Online Learning: The sound of silence

Online Learning: The sound of silence

Hannah Ortiz

Online learning has put everyone in a difficult position. Between the online problems and uncooperativeness, it has added stress and subtracted the inspiration. Both teachers and students have dealt with it in their own way. Some students just give up on the work, while teachers add on to the work. 

While many students are finding it difficult to find the motivation to do their assignments, teachers are finding it difficult to receive those completed assignments. Every teacher out there has had to adjust to online school just like the students have. Although it is easy to put the blame on them, the only real thing to blame is COVID. Teachers are doing their best, trying to get their lesson across, and hoping the students are understanding the information. English teacher, John Gurbisz, feels the effects of online learning. 

“It takes me a good two or three hours to post every single day for all of my classes. There is a lot of work that goes into it that people are not seeing behind the scenes,” Gurbisz said. “Then to get on a zoom call and have nobody turn on their camera or you’re basically begging people to participate; it gets kind of difficult at that point, and it shoots down your own motivation.”

When teaching it is generally preferred to see the student during the lesson; no teacher likes to see black screens and muted buttons. It is understandable that everyone is in the comfort of their own home and no one really wants to show their messy hair or crazy pajamas, but no one wants to feel like they are not being heard. Most teachers face their classes without even knowing how some of the students look like. Participation is also an issue because a student might not be prepared to answer something and are put on the spot; so they either stay muted or type in the chat.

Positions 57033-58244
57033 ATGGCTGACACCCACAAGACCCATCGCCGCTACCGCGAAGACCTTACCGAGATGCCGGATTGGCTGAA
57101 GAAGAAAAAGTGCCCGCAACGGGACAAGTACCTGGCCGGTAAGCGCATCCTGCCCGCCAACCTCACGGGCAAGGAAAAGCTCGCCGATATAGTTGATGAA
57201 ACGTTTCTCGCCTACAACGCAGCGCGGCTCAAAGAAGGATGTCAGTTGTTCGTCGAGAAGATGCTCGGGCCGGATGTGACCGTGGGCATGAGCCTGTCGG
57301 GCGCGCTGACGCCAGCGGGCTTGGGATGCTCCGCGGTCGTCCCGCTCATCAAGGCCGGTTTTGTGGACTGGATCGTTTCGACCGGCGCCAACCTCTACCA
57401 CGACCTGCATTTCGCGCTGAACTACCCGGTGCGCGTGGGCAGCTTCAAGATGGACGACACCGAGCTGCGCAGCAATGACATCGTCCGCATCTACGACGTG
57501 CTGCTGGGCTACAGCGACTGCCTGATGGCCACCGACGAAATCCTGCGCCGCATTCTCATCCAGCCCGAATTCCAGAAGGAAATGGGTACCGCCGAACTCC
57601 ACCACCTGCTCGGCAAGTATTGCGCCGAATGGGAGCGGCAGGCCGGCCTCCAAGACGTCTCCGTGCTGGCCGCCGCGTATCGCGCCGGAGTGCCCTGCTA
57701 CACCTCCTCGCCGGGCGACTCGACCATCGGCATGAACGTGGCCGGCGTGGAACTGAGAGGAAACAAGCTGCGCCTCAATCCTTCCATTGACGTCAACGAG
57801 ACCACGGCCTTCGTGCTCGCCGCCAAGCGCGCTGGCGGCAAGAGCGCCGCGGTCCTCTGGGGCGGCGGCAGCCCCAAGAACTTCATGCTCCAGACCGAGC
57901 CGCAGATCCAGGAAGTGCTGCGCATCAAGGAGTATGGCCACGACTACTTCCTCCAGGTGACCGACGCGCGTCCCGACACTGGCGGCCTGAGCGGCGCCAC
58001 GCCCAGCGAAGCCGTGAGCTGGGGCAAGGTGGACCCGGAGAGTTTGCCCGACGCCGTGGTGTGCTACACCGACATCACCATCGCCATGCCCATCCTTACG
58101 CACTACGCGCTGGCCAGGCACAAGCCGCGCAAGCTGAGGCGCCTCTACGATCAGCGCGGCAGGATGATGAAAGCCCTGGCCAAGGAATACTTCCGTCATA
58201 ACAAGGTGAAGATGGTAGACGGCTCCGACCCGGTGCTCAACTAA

“Sometimes you just have to try to motivate yourself as a teacher, and remind yourself that silence doesn’t mean they’re not learning, it just might mean that nobody is prepared to speak at that very moment,” Gurbisz said. 

School is the place where there is the mutual want and need to be there. Not being in person is affecting that want and that need. While many are keeping up with the work and are trying their best with the given directions, at times it can get hard to figure out what the teacher wants, when all they want is to know if you’re learning or retaining any information. 

  “We can do all these technological things, we can show videos, we can have the students post on schoology on a live feed, but I can’t walk around and see that everyone is doing it. The major difference between online and in person is that I can look the students in the eyes and see if they’re with me and comprehend what I’m teaching them,” Gurbisz said.

In person and online learning differ in many ways. When a student is sitting at a desk listening to the teacher, it is obviously way more interactive than online, and sometimes that activity is necessary with teaching. Christopher Pruden, physical education teacher, is not a fan of remote learning. 

“The main difference between remote and in-person is checking for understanding during task completion. In school, teachers can help immediately. Remotely, we must wait for submissions and delayed responses,” Pruden said. 

Our COVID situation has put teachers and students to work all kinds of hours. While teachers continuously wait for the work to be completed, students are trying to escape the hole that is online learning. One can only have so much patience and one can only have so much motivation. The only way to help both is if there is a change in the time management and work ethic.

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